Oh the weather outside is frightful,
But the fire is so delightful,
And since we’ve no place to go,
Let It Snow! Let It Snow! Let It Snow! -Sammy Cahn and Jule Styne
Yesterday in the late afternoon (and yes, it’s dark by late afternoon here in Portland, OR), I looked out the window and saw a rare sight for this part of the world.
That’s right, it snowed here! So, what did we do? We went out and played in it, like children, because it’s fun.
It was a good snow. For me, that means it wasn’t too powdery, and didn’t fall apart when you tried to make snowballs out of it. (Clearly.) In fact, it was good snowman-building snow.
But by time I came outside this morning, a light rain and temperatures in the 40s had made the snowmen just a distant memory.
Well, I was asked a very good question (thanks, Pamela): what determines the consistency of your snow? You probably know of four types of snow (classifications are mine and unofficial):
- Powdery Snow: this snow is great for skiing but terrible for making snowballs. This happens when individual flakes of snow refuse to stick together, and simply crumble apart.
- Sticky Snow: this is the fabulous snowman-building snow shown in the first few pictures above. This snow sticks together fairly easily, and while it makes for lousy skiing, this is the snow I remember playing in as a kid.
- Icy Snow: this is the kind of snow that you get on the ski slopes when it’s late in the day. It looks like snow from afar, but once you start going down it you realize it’s mostly just a sheet of ice, and if you’re a supremely amateur skier (like I am), you kind of take your life into your hands to brave it.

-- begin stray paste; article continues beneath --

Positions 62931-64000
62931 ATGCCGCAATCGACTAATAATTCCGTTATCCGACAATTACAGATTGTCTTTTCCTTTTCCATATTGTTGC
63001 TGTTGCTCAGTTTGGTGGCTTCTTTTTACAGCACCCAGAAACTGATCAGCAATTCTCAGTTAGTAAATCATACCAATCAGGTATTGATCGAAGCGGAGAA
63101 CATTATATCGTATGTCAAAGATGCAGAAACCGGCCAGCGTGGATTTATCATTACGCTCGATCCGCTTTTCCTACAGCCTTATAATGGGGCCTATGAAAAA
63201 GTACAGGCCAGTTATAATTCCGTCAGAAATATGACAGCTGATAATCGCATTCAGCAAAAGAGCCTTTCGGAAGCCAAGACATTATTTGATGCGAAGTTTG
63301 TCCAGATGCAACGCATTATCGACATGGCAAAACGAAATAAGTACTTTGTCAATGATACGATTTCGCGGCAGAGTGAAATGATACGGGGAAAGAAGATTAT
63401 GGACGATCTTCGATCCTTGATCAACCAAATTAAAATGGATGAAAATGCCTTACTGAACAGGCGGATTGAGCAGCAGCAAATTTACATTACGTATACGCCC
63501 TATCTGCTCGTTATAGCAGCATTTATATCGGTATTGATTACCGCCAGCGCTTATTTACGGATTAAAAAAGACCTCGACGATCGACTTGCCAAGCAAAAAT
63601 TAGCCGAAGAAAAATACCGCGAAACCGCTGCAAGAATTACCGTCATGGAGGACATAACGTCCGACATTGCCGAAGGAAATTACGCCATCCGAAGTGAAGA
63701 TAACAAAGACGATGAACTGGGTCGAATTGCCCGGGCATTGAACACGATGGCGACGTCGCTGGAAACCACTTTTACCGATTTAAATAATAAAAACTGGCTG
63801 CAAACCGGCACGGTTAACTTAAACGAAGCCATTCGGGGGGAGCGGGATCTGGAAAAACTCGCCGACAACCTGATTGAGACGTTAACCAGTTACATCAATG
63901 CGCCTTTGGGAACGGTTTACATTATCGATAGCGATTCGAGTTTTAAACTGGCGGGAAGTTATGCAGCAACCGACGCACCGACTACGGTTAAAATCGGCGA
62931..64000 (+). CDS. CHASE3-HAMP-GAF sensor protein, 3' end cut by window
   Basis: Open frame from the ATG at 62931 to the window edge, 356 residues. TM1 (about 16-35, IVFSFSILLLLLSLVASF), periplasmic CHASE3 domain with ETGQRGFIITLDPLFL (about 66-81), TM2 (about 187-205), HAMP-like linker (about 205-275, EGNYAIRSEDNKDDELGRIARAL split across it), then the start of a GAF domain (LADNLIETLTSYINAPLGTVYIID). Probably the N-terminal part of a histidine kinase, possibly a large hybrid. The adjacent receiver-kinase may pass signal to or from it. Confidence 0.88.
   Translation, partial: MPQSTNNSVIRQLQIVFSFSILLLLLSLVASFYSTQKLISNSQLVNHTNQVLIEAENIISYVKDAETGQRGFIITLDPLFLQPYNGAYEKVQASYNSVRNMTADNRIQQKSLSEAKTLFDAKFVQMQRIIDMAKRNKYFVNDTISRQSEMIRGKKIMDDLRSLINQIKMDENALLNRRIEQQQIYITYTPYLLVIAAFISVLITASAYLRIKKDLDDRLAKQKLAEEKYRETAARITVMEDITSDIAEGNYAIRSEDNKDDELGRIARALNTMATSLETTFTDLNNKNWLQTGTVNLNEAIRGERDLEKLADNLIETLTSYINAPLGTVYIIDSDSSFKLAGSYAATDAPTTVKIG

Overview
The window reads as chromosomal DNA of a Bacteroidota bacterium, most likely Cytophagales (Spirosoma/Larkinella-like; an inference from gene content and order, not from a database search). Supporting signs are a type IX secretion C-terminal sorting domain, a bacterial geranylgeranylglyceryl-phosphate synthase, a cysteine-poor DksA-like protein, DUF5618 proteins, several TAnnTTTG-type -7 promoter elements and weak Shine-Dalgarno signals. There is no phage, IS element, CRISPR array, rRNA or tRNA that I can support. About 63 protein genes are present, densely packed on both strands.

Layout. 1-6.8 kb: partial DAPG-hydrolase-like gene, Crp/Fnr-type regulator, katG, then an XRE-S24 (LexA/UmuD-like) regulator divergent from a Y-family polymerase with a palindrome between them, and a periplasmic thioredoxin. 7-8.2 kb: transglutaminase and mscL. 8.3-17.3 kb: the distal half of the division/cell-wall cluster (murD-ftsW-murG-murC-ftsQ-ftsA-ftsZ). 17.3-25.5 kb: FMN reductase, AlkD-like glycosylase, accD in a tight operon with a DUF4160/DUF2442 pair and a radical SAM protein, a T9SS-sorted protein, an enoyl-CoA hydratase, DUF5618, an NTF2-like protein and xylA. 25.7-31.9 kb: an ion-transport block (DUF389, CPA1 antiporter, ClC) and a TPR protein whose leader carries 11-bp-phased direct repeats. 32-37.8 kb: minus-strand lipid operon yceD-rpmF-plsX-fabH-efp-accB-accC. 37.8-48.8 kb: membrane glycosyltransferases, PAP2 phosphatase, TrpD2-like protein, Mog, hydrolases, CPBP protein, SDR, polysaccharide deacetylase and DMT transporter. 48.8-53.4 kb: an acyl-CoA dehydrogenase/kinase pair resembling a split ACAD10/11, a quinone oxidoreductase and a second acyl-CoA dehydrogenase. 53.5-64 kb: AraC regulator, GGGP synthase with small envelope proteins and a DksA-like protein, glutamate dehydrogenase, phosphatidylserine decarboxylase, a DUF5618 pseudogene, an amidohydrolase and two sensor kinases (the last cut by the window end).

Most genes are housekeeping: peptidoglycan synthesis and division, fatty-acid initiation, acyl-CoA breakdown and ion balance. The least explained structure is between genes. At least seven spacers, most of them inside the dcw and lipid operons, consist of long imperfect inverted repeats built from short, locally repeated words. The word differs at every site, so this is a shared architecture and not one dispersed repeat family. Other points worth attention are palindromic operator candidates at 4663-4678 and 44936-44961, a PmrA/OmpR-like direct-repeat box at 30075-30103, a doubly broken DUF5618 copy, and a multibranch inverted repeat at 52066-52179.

- Slushy Snow: these are the last vestiges of all types of snow. (And the last picture above.) Found outside of ice skating rinks in warm climates everywhere.
Snow, with only slight magnification, is clearly made of ice crystals:
Put simply, what type of snow you have is all about temperature. If it’s cold enough, then the mechanical energy of smashing these individual flakes together isn’t enough to cause any of these crystals to melt, and they won’t stick together. That’s what “powdery” snow is.
You heat the temperature up so that it’s close to freezing, however, and now your snow will “stick” together. (You can do this with powdery snow by taking off your gloves and holding a ball of it in your hands tightly for a few seconds, as many 9-year-old boys will tell you.) How? You melt some of the crystals briefly, which re-freeze together almost immediately into a different crystalline structure, where the water molecules are now bound together! This is what makes “sticky” snow.
Want icy snow? Just melt more of it more thoroughly, then re-freeze it. Congratulations, you’ve just made icy snow. (Which I’ll admit is much more of a sheet of ice that looks like snow.)
And as for the slush? Leave the re-freeze part out, where it’s more liquid than ice crystals, and you’ve got slush. It’s all about temperature, and whether the structure of your crystals remain intact or not.
This leads to one of the coolest things you can do with one of the most fun “ice” products out there: dippin’ dots!
Dippin’ dots are made by dipping melted ice cream — drop-by-drop — into liquid nitrogen, so that it freezes into little ball-like shapes. The ice crystals throughout are packed solid, and as long as you keep them at super-cooled liquid nitrogen temperatures, they remain in a dot-like shape.
But if you move them into a regular freezer?
Even though the temperature never gets above freezing, the ice crystals have enough energy in them that they no longer retain their individual, 77 Kelvin shapes, and meld together. All you’re left with is regular, rainbow ice cream. (There are many different phases of ice, as made famous by Kurt Vonnegut.)
So that’s my snowy story! (It’s pretty much over, too, as less than 24 hours later, there’s hardly any snow left!) It was fun while it lasted, and I wish you all a Happy New Year!